Tulum, Mexico


I just returned from five nights in Tulum, Mexico. (Is that as visually strange to Mexicans as “Chicago, U.S.A.” is to me? Should I be writing “Tulum, Quintana Roo”? Anyway.) Before I left, some colleagues asked, “Oh, you’re going to Mexico? Who are you going with?” and I had to be like, “Uh, friends?” because the real answer was LADIES FROM MY GYM, and I felt weird saying that even though I shouldn’t.

Here are some pics, all of which I STOLE from my friends’ social-media accounts. (But I did take that one photo above, which was what I saw every time I walked out of the back entrance at Utopia Guesthouse to lie on the beach.)

Midway through the trip, we went snorkeling in Akumal and saw sea turtles and some fish that I can only identify as Finding Nemo characters (I saw Dory but no Nemo). That was pretty fun. Here’s the obligatory shot of us in our swimming costumes with some snorkeling gear:


We went with Dive Tulum. Two guys showed up at our hotel and I was like, “WTF are these bros doing here?” but they were our guides and actually pretty nice. It was an English guy and an American guy from Georgia and they only met four months ago while doing a cave-diving course in Tulum. They sleep on beds next to each other above the dive shop, and there is a sheet that divides the bed for when they entertain ladies.

Post-Akumal, we went to see some cenotes at Dos Ojos:


That’s me waving in the back. And on the left is our fearless leader L, who generously forwent a life jacket because we left one in the car. She looks like she was drowning but wasn’t.

Public service announcement: Cenotes are awesome and you should check them out if you’re in the Yucatán. The water is unbelievably clear, and seeing the stalagmites and stalactites is amazing. My sister and I swam in the cenotes at Río Secreto on our trip to Playa del Carmen in 2010, so I almost skipped out on this activity (despite having like zero memory of going) and I’m so glad I did not.

Okay, I have like no photos and hence no flow in this post but here’s a pic from our final beach workout:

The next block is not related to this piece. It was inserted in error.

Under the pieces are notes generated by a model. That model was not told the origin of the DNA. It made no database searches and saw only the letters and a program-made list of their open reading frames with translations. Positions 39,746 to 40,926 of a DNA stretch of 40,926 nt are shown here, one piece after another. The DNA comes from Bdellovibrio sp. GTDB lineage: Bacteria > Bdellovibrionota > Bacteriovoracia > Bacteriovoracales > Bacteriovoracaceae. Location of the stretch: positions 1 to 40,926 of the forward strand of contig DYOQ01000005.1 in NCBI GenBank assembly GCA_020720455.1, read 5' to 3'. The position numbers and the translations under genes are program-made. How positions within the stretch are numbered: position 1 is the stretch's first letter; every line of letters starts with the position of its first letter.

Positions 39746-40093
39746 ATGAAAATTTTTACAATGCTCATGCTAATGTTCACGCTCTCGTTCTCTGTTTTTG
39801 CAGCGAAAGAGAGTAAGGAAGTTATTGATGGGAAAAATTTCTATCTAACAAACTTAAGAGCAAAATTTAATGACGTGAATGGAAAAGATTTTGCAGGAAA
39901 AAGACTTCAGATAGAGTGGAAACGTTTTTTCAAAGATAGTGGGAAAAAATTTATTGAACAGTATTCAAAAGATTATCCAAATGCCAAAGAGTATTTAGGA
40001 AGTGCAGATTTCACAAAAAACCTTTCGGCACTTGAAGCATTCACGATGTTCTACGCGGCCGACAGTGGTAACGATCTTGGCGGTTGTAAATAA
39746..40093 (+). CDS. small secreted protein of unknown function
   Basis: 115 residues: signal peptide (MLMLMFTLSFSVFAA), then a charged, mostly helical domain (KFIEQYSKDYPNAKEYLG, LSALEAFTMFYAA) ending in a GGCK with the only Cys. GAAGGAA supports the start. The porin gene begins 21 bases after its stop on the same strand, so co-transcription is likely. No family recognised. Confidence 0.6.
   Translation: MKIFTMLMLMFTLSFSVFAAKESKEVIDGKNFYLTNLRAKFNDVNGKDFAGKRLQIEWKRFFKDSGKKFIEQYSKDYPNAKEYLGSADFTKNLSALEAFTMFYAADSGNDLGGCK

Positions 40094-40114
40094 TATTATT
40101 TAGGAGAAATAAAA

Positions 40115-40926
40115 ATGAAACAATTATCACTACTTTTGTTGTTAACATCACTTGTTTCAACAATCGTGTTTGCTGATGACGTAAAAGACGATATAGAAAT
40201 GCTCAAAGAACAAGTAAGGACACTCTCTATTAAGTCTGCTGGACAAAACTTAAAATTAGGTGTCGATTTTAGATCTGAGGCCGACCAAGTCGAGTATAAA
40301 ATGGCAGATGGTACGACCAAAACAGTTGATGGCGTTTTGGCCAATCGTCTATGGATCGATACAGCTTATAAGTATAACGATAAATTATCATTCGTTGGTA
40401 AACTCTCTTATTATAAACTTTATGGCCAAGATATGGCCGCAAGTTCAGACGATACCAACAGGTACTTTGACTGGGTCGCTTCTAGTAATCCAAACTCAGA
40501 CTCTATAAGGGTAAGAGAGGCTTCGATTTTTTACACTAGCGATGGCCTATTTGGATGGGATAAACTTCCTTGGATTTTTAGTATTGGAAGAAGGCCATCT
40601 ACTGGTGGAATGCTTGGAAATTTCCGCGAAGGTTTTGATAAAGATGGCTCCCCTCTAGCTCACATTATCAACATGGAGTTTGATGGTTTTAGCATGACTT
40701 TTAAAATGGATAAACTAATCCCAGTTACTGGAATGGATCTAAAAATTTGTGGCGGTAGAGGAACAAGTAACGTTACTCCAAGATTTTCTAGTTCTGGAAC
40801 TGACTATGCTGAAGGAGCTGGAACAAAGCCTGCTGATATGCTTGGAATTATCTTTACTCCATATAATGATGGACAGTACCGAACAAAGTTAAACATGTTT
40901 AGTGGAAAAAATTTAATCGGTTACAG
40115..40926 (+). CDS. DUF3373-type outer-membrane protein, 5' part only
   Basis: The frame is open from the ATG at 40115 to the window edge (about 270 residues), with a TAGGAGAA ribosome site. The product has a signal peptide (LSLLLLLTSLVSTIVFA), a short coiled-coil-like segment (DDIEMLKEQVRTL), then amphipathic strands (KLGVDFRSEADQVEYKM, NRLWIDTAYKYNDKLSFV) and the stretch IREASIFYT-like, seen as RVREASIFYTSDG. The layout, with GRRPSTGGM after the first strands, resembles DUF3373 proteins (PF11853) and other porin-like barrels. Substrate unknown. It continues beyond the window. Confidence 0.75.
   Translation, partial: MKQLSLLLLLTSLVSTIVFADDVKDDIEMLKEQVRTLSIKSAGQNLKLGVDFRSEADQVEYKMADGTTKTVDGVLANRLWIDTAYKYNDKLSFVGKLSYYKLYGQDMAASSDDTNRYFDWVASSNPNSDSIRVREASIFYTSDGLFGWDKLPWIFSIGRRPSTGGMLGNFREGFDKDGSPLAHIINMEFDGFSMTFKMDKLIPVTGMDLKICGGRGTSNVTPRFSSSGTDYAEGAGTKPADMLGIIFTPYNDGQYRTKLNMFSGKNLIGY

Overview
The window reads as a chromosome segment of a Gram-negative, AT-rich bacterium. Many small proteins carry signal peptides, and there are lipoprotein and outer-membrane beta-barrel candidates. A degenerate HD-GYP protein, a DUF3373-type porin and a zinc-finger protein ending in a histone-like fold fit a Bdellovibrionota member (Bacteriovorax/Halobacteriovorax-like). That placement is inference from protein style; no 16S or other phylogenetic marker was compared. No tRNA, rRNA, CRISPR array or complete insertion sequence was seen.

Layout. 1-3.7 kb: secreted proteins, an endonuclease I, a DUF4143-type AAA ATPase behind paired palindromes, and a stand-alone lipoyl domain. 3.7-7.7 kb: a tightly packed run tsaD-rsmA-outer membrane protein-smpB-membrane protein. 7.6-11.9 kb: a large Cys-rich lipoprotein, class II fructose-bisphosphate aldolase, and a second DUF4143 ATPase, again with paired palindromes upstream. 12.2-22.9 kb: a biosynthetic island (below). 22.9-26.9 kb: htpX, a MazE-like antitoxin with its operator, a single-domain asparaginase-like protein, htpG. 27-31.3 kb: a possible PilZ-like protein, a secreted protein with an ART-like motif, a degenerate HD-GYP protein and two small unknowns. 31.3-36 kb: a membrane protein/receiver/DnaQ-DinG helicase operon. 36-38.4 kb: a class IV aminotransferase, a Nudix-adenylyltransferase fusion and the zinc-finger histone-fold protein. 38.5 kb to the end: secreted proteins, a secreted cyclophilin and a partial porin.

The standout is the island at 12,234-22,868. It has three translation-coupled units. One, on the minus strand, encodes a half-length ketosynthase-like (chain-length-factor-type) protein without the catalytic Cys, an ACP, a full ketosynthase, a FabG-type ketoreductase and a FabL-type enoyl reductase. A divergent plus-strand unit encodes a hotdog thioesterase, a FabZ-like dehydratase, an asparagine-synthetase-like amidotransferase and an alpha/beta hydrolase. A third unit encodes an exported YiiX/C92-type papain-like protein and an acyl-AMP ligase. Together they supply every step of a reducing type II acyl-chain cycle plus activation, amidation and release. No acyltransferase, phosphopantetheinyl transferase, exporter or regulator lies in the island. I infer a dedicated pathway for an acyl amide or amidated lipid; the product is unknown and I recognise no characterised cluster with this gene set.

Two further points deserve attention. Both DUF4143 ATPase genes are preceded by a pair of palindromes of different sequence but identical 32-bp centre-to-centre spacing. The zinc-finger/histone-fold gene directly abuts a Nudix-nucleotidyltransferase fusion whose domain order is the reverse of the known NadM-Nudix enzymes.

For the record, even though this was a fitness retreat (or whatever the term is, if it exists—it doesn’t roll off the tongue as easily as “yoga retreat”), we only did a 30- or 45-minute morning workout and an hour of afternoon yoga per day. (We also took “grandma walks” after meals, and I still came in third in my Fitbit Workweek Hustle.) Speaking of which, here’s the view from the second-floor yoga studio:


Not bad.

Things to remember!

  • Traveling is so much easier when you’re with fellow omnivores sans dietary restrictions.
  • It’s fun to gain the reputation as your group’s trash compactor: By the last few days, people were offering, “Hey Anny, I’ve got some extra rice/bread/fruit—you want it?”
  • Dinner at Arca and Hartwood (which was directly in front of Utopia) were, yes, quite delicious (just like everybody said, though we were basically eating in pitch-black darkness), but my favorite meal was at Don Cafeto, a no-frills, VERY BRIGHTLY LIT restaurant that our cabdriver recommended. The “small” margaritas were bigger than most NYC cocktails, the “big” margaritas were enormous (they looked larger than venti drinks from Starbucks), food was served as soon as it was prepared, and portions were generous (queso con chorizo). Plus there were (gasp) actual Mexicans dining and working there, not just expats who spurred New  York mag to dub the small city “the Williamsburg of Mexico.” Eek.
  • We store fear in our kidneys. I learned this during my 90-minute HEALING MASSAGE during which I giggled uncontrollably when the massage therapist touched my stomach. Anyway, it was such a relaxing experience and she did something to my chakras.
  • Bring a lot of cash to Tulum. We were told that restaurants take credit cards but most do not (and shopkeepers don’t seem to care whether the wireless is working—uh, hello, that’s BUSINESS you’re losing), and the ones that do charge a service fee. The ATMs along the beach (in addition to charging a U.S. bank fee and a local bank fee, both to be expected) often are out of cash (I had no idea that was a thing) and charge a commission (6.95% in my case) of the quantity of withdrawn cash. No gracias.
  • While I was in Tulum, some guy (with whom I matched in JUNE 2015) messaged me on Tinder for the first time to ask, “Holy shit, where are you? I was going to ask you out for hot chocolate but you’re 10K miles away!” Guess it’s true that guys only want you when they can’t have you.

That’s it. No more upcoming travel for me, unless you count visiting my sister next month. (But I should: Philz Coffee, yum.) Next trip, please!


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